I don’t race. I don’t really like races, especially when I’m one of the participants. I ran the Bolder Boulder once. I even got talked into the Grand Traverse ski race and then decided that anyone who would sign up for a race like that twice (Scott, Wendy) really is a masochist.
So it was with more than a bit of trepidation that I agreed to participate in DASK ADAM (Anadolu Dağ Maratonu) this year. It was only later that I found out that the M stands for “marathon”. I sort of tried to back out sending a bit of a cryptic message to Banu asking if the registration was already taken care of. Oh, yes, yes, she replied, we’ve arranged transportation from Ankara as well! She took my concern as excitement. There was no weaseling out of it.
In spite of the name, DASK ADAM is more of an orienteering race than a marathon. If you don’t make any navigation mistakes, it is very easy to walk the (medium-length) course at a casual pace and still finish within the time limit. Of course that one caveat — no navigation mistakes — is the kicker. Of the 18 teams in our category (men doing the medium-length course) six teams did not finish.
My partner was Mert, a young student at ODTÜ who I met last summer through Banu and Deniz. By going at a steady walking pace we ended up in 5th place (in our category). We never ran. Checking out the splits after the race it’s clear that the 6th-place team should have beat us — they were faster between almost all the control points — but one navigation mistake on the first day cost them a couple hours. Oops.
To get on the podium was quite competitive in every category. It seems you’d have to both make no navigation errors and run a lot of the course. I was surprised and impressed by the athleticism (not ours — at 5th place we took 30% longer than the 3rd place team!).
The race takes place every year in Bolu, conveniently situated between İstanbul and Ankara, where most of the participants come from. This year (every year?) we were in Seben İlçesi near the Kartalkaya Ski Area. It’s a mountainous area — generally not too steep — quite similar to many parts of Colorado. The weather was clear, and navigation was easy. It’s easy to imagine much more difficult orienteering courses, in areas of rolling hills, e.g. Still, in Turkey the military controls the geographic data, and good maps are difficult to obtain. We were given 1:25000 maps — very similar to large scale USGS maps — at the start of the race, but even many Turks who walk a lot in the mountains don’t have much experience with this type of map.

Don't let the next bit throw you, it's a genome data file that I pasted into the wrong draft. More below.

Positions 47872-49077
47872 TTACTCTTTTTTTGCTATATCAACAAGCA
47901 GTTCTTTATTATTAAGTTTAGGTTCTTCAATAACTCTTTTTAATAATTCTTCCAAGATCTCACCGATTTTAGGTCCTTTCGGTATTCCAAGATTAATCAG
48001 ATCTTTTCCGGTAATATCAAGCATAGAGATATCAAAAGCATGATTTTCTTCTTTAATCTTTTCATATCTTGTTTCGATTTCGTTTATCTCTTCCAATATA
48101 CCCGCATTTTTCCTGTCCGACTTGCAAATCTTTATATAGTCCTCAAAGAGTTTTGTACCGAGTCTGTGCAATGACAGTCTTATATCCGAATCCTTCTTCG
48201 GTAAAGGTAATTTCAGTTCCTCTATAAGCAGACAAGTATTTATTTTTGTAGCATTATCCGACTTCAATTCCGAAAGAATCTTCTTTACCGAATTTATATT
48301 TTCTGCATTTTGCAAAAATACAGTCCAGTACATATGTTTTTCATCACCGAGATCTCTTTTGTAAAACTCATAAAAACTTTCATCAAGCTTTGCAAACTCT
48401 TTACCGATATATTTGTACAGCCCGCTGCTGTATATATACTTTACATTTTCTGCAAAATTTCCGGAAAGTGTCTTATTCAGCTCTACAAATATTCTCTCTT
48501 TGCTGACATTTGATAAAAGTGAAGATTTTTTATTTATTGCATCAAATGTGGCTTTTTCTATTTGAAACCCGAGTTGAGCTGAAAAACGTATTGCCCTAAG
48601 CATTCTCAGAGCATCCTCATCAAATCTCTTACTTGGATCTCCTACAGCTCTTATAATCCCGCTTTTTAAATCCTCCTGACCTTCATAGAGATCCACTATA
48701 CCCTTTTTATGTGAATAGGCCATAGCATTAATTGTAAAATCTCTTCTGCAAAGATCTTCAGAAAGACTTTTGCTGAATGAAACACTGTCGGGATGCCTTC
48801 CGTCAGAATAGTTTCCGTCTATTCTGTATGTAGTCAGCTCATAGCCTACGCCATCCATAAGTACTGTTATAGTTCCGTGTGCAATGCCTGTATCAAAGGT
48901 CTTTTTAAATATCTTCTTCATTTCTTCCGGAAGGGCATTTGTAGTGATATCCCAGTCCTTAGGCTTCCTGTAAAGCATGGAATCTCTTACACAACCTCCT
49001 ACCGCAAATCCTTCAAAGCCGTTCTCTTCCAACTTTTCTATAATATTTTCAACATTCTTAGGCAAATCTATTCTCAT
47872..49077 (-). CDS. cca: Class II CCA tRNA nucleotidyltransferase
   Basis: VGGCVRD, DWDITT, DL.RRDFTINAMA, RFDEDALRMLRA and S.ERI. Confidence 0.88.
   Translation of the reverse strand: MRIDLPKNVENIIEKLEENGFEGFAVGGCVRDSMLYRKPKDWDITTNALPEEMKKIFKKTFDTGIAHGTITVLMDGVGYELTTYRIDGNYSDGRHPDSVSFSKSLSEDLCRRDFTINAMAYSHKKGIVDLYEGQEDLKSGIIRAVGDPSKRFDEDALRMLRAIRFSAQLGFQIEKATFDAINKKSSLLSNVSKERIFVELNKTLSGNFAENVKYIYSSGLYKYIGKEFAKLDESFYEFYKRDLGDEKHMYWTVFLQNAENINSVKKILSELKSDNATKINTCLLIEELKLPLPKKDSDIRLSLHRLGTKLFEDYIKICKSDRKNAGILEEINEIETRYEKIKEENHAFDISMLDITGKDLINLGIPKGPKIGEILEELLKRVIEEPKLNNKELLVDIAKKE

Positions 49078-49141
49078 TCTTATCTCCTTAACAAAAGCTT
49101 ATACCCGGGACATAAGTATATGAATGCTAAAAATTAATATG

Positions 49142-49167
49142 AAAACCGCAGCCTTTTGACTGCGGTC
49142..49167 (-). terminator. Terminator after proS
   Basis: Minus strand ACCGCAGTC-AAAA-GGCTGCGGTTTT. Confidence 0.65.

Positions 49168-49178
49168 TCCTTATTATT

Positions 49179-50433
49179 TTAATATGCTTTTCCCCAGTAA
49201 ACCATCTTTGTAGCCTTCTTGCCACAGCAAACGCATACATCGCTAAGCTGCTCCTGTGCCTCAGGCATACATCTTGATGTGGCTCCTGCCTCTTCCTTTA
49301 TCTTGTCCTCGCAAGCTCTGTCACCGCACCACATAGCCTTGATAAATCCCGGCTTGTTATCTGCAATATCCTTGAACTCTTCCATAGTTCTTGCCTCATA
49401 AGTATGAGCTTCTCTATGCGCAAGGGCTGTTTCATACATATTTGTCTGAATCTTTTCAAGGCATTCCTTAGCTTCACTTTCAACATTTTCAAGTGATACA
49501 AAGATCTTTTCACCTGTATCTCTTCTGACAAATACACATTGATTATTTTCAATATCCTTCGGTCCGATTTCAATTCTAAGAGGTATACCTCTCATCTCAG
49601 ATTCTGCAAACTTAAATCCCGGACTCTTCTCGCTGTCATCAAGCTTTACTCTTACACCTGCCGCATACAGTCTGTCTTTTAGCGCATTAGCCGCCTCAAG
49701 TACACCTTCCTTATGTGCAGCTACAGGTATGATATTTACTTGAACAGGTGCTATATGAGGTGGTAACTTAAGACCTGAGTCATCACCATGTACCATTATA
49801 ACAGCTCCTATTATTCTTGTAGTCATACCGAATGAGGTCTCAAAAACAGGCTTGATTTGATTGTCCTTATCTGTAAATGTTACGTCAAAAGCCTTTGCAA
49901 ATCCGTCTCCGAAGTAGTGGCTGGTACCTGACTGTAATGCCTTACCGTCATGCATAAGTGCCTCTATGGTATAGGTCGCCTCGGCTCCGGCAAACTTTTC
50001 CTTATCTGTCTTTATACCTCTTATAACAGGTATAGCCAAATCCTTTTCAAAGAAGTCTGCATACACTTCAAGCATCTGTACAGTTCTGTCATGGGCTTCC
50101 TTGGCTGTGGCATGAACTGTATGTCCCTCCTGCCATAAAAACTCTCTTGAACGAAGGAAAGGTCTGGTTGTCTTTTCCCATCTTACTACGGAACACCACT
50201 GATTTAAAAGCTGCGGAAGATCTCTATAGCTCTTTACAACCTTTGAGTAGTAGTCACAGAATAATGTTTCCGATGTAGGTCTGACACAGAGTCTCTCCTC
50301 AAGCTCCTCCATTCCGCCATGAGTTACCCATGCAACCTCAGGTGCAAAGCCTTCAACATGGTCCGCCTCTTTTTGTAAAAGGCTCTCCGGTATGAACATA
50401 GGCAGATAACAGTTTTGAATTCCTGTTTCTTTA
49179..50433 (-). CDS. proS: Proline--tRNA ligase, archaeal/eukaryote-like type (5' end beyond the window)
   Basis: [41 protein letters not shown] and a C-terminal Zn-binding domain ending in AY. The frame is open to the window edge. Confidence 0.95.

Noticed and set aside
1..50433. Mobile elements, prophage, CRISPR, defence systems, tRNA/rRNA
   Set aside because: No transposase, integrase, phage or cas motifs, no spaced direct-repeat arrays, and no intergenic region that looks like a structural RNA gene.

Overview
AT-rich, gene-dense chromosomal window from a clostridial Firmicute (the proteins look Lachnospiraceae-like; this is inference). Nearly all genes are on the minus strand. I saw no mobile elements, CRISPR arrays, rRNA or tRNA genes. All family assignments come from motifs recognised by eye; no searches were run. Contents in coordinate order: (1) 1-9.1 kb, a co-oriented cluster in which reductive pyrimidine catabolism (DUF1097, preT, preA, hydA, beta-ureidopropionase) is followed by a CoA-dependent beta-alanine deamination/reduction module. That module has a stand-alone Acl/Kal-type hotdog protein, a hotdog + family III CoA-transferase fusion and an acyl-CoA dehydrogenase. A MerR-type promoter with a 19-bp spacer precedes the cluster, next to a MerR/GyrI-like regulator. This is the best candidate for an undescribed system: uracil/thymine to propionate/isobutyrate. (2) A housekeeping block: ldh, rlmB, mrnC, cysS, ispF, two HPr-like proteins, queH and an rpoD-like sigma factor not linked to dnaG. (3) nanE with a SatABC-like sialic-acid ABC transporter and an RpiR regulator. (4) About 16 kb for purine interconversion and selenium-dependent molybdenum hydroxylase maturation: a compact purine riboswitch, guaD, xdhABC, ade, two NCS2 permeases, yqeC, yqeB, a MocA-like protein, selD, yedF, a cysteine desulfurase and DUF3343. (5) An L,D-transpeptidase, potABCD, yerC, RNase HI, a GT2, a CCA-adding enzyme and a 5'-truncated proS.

We were a group of eight, four teams of two: Banu and Deniz, Pınar and Ateş, Mete and Mert, Mert and me. We all finished the race. Banu and Deniz, in spite of some navigation errors, impressively finished the long course. The rest of us finished the medium course (50km, 2200-3200m of climbing in two days). We carried camping gear, food, clothes for two days. Many people carried a much smaller pack than I did — typical.
The best part of all was that it was fun! Super enjoyable. Mert didn’t want to run; either did I. He waited for me on the downhills and knew which way to go next. I did the same on the uphills. And perhaps most importantly, post-race activities:
Banu and Deniz fixed their blisters:
Pınar and Ateş balanced on a slack line:
Mert and I drank beer:
I need to be careful, however. After a couple beers (and after my blisters have healed), I could see myself getting talked into this race again.
It was so much fun! You told the story perfectly! I can’t wait for the next year’s ADAM. We’re going, right Bryan?
Seems like you’ll never leave. Looks like you’ve found yourself a very good life. Keep on!
Getting talked into the race again doesn’t sound like a bad thing at all.